5. Couple of comments: I haven’t seen the test runs at all. Tried that search on hotels nyc and got the carousel, as I’ve gotten all day.

    There are other elements to google monetizing the site. A lot of the ads have star ratings. They GRAB eyeballs and probably clicks. Any of that eyecatching “stuff” in ads works. I bet stars work like a charm. When we add site links to ads their click throughs increase dramatically. I’m sure stars work as well if not better.

    I really think google is presenting something wherein they want readers to click on anything but the businesses website. …or only get to the website if one clicks on a monetized result.

    The internet travel agent world is one where google has muscled its way in, where google really dominates…and its frankly one where google seems to do whatever it wants.

    That includes helping out the ITA sites. I know the owners of small hotels just hate it. The hotel operators find themselves paying fees up the yingyang.

  6. “above the fold there are 11 ads, 1 organic directory listing, a map and 2.5 local results”
    —> Thanks for pointing out the 2.5 ‘non-monetized’ listings Mike, we will have our team create 2.5 more ads for this page asap; again thanks Mike – Google SERP Monetizing Team 😉
    *disclaimer – I am not representing Google or any of its divisions in any way – Andy Kuiper 😉

  7. What is the point of buying any AdWords space if AdWords, along with local listings, is completely dominated by spammers, to the point that they can not only outcompete you, but also recoup enough from defrauded consumers to outbid your legitimate business for keywords on AdWords and SEO? Google is playing a game of hide-and-not-seek, pretending that the profits from AdWords from spammers are acceptable and that they’re not responsible for the listings on their services (courtesy of Section 230 of the CDA), even though they know that a vast majority of AdWords from locksmiths, movers, and carpet cleaners are being run by spammers, and that a huge chunk of local listings are pure spam. Taking money from spammers is “Be evil”, because every transaction requires that the end consumer be defrauded, and Google is getting their cut.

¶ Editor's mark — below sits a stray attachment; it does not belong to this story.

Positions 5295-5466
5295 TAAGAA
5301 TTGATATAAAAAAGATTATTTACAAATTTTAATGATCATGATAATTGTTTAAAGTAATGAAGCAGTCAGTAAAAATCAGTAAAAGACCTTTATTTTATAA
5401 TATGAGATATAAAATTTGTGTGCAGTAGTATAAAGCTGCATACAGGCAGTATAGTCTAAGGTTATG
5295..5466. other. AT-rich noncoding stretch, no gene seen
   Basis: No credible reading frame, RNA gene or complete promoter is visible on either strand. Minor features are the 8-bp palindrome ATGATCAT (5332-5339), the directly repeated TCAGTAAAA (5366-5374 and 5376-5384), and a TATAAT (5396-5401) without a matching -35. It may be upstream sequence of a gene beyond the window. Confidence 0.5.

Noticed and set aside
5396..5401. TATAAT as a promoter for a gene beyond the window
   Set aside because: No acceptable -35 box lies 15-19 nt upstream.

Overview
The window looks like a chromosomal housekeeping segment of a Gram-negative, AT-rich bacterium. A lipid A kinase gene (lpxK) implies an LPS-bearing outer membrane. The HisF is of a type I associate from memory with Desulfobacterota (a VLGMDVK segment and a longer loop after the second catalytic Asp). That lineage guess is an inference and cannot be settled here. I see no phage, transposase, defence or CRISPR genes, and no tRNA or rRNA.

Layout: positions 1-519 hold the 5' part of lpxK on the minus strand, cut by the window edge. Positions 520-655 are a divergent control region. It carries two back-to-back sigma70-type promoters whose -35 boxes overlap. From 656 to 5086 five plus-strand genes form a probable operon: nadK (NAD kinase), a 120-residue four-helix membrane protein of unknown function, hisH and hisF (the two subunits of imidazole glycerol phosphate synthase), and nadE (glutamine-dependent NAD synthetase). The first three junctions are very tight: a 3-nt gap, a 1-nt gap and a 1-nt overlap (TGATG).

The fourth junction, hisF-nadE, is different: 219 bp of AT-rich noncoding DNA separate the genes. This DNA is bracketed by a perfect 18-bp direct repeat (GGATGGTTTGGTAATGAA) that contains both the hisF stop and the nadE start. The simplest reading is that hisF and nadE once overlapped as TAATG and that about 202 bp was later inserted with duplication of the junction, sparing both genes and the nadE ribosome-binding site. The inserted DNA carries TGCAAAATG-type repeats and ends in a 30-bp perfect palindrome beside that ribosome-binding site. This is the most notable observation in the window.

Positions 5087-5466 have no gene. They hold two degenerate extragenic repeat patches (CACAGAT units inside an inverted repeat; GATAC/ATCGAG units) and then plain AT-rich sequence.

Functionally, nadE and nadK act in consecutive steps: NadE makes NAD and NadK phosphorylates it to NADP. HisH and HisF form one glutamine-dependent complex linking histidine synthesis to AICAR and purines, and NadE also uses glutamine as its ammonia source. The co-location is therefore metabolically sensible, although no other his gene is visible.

Google is increasingly moving more toward AdWords, but the AdWords is being bid up by spammers, to the point that in certain segments, a legitimate business can’t afford AdWords (or their AdWords accounts are drained by click fraud bots run by the spammers). If Google provides no mechanism to remove spammers in the Local space (RAP–Report a problem does not work), then essentially they’re using an increasingly squeezed Local to herd businesses toward AdWords, and juicing up Google’s own profits, with some pretend nonsense that what’s good for Google is good for SMBs. That’s racketeering! It would be one thing if there was another search service that could actually compete with Google, or a regulatory authority that would crack down on Google’s shenanigans, but the reality is is that Google has 80% of the searches! And no one in DC or elsewhere is lifting a finger to stop them.

    A SMB can’t survive very long without Google, but Google can apparently get along quite well without the SMB. There’s always another sucker waiting around the corner, right?